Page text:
This Incredible Need to Believe
Enlarge cover
Rate this book
Clear rating

This Incredible Need to Believe

3.71 of 5 stars 3.71  ·  rating details  ·  35 ratings  ·  5 reviews
This work skillfully upends our deeply entrenched ideas about religion, belief, and the thought of a renowned psychoanalyst and critic.
Hardcover, 115 pages
Published October 1st 2009 by Columbia University Press (first published August 30th 2007)
more details... edit details

Friend Reviews

To see what your friends thought of this book, please sign up.

Reader Q&A

To ask other readers questions about This Incredible Need to Believe, please sign up.

Be the first to ask a question about This Incredible Need to Believe

Community Reviews

(showing 1-30 of 132)
filter  |  sort: default (?)  |  rating details
So, I think I have waited too long to encounter Kristeva; this is the first of her writings I've ever read, and I found it provocative, even moving.

The bulk of this (brief) book is an extensive interview with Carmine Donzelli that starts with the question, "Can one speak of the 'need to believe' from a secular point of view?," then ranges across topics including mysticism, adolescent suffering, the clash of fundamentalist faiths, missteps of secularism, feminine genius and others, within an over...more
Al Bità
This small book consists of an introductory letter, two interviews, a lecture and two newspaper articles. For the ordinary lay person it is virtually unreadable, full as it is of self-reflective, multiple-associations, qualified by numerous adjectives, and almost narcissistic cross-referencing: the sort of stuff one tends to find in postmodernist/poststructuralist writing. One feels one is digging through mounds of word-rubble in a vain effort to find some kind of solid structure within or under...more
Several people asked me about this book as I was reading it and being Catholic, assumed it was about why there are reasons for religious faith. Even the description on the outer/inner jacket suggest something like that. I think Kristeva gave the best summary of where she's coming from when she speaks of "prereligious belief." She's curious to understand the psychic space that exists before we start forming these identities of religion, politics, etc.
When people ask me "What do you believe?" I want to ask "What is belief?" Nobody seems to know. This is one of the few books I've found that gets near asking that question, and it is a humdinger.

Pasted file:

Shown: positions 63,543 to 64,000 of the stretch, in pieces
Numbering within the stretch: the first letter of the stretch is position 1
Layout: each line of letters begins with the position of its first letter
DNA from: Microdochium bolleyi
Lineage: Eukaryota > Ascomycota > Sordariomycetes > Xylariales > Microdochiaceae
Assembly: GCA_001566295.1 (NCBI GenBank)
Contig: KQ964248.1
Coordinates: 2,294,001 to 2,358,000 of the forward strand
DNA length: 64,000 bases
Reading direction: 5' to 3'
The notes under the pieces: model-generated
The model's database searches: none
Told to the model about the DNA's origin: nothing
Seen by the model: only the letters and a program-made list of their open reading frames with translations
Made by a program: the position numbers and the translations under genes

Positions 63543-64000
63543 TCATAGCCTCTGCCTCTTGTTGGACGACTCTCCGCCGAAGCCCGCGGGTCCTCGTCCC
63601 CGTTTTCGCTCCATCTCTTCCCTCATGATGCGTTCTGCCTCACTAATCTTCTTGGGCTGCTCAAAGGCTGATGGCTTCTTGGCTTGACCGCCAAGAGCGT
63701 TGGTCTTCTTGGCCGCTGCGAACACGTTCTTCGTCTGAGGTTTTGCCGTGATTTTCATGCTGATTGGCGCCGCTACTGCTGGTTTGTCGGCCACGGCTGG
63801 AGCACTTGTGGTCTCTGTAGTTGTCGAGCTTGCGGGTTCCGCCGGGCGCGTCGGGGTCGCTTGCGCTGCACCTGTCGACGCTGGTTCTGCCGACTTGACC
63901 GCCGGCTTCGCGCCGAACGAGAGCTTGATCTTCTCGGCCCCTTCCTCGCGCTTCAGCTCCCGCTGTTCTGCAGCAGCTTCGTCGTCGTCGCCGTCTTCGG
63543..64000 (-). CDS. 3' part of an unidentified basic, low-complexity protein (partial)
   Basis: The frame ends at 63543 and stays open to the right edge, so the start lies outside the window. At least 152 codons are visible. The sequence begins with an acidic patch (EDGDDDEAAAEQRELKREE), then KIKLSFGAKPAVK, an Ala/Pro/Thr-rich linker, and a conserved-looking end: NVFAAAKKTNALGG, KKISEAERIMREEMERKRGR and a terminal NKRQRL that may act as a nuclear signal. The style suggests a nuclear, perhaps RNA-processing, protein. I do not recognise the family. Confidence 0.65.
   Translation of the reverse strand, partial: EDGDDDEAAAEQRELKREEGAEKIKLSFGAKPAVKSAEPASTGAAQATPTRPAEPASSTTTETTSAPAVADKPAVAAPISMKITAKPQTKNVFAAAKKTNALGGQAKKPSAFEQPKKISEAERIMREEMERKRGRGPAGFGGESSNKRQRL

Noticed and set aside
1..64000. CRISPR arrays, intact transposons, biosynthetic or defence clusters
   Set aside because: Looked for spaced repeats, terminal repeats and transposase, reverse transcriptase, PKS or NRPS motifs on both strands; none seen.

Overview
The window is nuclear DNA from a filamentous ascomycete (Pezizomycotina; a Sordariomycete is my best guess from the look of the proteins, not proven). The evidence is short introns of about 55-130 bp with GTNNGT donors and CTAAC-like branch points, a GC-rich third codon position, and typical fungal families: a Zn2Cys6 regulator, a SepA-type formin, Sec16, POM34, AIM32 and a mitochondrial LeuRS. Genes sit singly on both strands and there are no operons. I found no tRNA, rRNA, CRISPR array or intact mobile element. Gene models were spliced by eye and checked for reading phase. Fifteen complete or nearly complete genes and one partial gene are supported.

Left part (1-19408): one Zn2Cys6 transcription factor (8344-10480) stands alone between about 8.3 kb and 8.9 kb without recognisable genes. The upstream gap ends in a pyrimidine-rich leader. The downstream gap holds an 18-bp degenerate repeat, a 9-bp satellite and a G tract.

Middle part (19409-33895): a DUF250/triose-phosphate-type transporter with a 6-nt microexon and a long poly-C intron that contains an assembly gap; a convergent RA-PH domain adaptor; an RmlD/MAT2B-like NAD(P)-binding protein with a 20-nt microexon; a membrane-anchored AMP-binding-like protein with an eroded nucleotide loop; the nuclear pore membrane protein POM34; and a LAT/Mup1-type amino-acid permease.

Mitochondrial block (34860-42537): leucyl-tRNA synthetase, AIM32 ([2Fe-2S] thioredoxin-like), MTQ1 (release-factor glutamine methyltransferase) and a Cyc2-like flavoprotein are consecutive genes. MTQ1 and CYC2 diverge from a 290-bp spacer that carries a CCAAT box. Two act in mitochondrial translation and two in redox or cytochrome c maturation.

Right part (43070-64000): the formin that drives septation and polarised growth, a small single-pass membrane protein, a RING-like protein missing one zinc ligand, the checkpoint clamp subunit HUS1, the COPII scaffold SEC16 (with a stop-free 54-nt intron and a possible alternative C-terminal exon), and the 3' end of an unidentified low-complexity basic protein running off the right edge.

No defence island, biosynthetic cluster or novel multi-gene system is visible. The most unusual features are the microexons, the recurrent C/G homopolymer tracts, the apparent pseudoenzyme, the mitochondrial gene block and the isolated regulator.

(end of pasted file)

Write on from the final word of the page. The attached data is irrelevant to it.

Cassandre G
Cassandre G marked it as to-read
Aug 19, 2014
Lily marked it as to-read
Aug 14, 2014
J. marked it as to-read
Aug 01, 2014
Nana Garejeli
Nana Garejeli marked it as to-read
Jul 17, 2014
Green Day
Green Day marked it as to-read
Jul 08, 2014
Krista added it
Jul 04, 2014
Benjamin marked it as to-read
Jul 02, 2014
Jessica marked it as to-read
Jun 11, 2014
Yara marked it as to-read
Jun 07, 2014
Franco marked it as to-read
May 29, 2014
Chris marked it as to-read
May 27, 2014
Teresa Carson
Teresa Carson marked it as to-read
May 19, 2014
Valton Marku
Valton Marku marked it as to-read
May 17, 2014
Micaela marked it as to-read
May 17, 2014
Kristen Sabol
Kristen Sabol marked it as to-read
May 08, 2014
Kevin Johnston
Kevin Johnston marked it as to-read
May 08, 2014
Janina marked it as to-read
Apr 22, 2014
M marked it as to-read
Apr 12, 2014
Stefani marked it as to-read
Apr 07, 2014
Shannon Donovan
Shannon Donovan marked it as to-read
Apr 13, 2014
Paul Galloway
Paul Galloway marked it as to-read
Mar 23, 2014
Shawn is currently reading it
Feb 26, 2014
« previous 1 3 4 5 next »
There are no discussion topics on this book yet. Be the first to start one »
Julia Kristeva is a French psychoanalyst, sociologist, critic and philosopher. She researches on psychoanalysis of the Lacanian tradition, and has interest in semiotics. She also founded the Simone de Beauvoir Prize.
More about Julia Kristeva...
Powers of Horror: An Essay on Abjection Black Sun: Depression and Melancholia Desire in Language: A Semiotic Approach to Literature and Art Strangers to Ourselves Revolution in Poetic Language (European Perspectives Series)

Share This Book

“That faith be analyzable does not necessarily imply a method for getting by without it. . . .” 9 likes
More quotes…